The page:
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Showing posts from August, 2009

Welcome to Stephen Chong and Krzysztof Gajos

Last year was a huge success for faculty hiring at Harvard CS -- we added three new faculty members to our ranks, two of whom are starting this fall. (Yiling Chen started last year -- she works at the intersection of Computer Science and Economics.) Fortunately, we managed to do the search before the present economic unpleasantness; so I'm pleased to welcome Stephen Chong and Krzysztof Gajos to Harvard.

Stephen got his Ph.D. from Cornell and works in the area of programming languages and security. His work on the Swift system (published in SOSP'07) allows one to build secure Web applications where the client- and server-side code are automatically partitioned from a single, unified program written using the Jif variant of Java, which incorporates support for information flow in the programming model. This is a very practical approach to providing information flow support in a real system.

Krzysztof got his Ph.D. from University of Washington and is the first HCI person that we&#…

WhiteFi: Wi-fi like networking in the UHF White Spaces

This week our paper, joint with Microsoft Research, on White Space Networking with Wi-Fi Like Connectivity was presented at SIGCOMM 2009, where it actually won the best paper award. This paper lays the foundations for the first Wi-Fi like network operating in the UHF white spaces (that is, the portions of the TV spectrum unoccupied by TV channels, wireless mics, and other devices). There's been some press on this work from Technology Review, Engadget, and other sites. My student, Rohan Murty, gave the talk. He is pictured to the right, apparently wearing the UHF antenna on his head -- I am not sure whether this improves his mental capacity or not. (Update 8/24/09: The slides are now available.)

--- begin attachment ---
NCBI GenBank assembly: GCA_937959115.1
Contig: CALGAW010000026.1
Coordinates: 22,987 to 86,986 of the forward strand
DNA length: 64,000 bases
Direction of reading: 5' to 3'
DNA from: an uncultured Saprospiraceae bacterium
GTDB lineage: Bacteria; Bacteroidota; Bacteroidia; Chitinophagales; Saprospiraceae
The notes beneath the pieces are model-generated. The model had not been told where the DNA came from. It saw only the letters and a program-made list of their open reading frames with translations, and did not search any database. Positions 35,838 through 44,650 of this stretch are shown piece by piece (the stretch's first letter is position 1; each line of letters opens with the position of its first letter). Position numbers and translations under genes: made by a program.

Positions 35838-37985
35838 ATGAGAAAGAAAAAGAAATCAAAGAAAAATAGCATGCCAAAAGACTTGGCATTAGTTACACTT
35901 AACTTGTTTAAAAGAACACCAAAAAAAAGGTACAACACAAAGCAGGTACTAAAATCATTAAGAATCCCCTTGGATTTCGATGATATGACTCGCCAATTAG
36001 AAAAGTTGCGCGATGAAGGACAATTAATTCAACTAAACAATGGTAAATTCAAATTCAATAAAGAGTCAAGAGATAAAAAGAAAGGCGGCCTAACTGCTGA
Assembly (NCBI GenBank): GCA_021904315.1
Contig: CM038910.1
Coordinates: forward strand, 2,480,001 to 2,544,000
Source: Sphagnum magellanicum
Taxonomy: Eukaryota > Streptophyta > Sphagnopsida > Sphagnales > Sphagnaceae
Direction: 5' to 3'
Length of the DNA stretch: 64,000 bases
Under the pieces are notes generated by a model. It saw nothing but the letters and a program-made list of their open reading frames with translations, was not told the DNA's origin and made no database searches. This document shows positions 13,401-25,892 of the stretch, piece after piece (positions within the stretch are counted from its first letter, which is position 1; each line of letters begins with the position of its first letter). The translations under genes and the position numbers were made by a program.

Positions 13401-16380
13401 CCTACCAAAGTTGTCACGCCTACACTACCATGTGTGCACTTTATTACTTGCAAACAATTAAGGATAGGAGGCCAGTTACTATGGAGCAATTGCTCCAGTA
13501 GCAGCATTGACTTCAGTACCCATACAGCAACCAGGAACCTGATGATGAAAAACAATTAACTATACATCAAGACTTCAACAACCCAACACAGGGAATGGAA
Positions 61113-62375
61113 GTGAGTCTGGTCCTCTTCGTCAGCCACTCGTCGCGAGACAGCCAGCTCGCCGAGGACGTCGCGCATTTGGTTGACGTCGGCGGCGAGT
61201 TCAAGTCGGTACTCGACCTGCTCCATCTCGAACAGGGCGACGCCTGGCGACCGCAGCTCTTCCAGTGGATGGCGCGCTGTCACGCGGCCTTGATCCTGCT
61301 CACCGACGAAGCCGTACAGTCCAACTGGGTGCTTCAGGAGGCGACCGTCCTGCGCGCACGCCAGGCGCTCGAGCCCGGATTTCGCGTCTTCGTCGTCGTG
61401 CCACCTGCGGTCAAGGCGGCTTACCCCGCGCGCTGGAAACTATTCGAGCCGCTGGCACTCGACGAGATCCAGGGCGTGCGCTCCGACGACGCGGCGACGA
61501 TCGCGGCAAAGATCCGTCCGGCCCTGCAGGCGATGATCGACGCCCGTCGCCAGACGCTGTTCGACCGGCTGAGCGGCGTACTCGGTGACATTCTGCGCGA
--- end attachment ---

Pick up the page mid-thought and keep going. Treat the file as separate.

By way of background, in 2008 the FCC issued a ruling allowing unlicensed devices to operate in the UHF white spaces, under certain restrictions. Opening up this spectrum for unlicensed wireless networks is a huge opportunity -- for example, UHF devices would achieve much longer range than n…

RoboBees - A Convergence of Body, Brain, and Colony

I'm part of a team that was recently awarded a $10M NSF "Expeditions in Computing" grant for a project to develop an autonomous colony of robotic bees. This is a big effort headed up by Prof. Rob Wood at Harvard and includes a team of 11 researchers in Computer Science, engineering, and biology. The project title is RoboBees: A Convergence of Body, Brain, and Colony, and you can check out the preliminary project website here. I'm very excited about this project as it will open up a lot of research directions for programming complex behaviors in a coordinated swarm of tiny aerial robots.

The press release from Harvard describes the project as follows:
A multidisciplinary team of computer scientists, engineers, and biologists at Harvard received a $10 million National Science Foundation (NSF) Expeditions in Computing grant to fund the development of small-scale mobile robotic devices. Inspired by the biology of a bee and the insect’s hive behavior, the researchers aim to…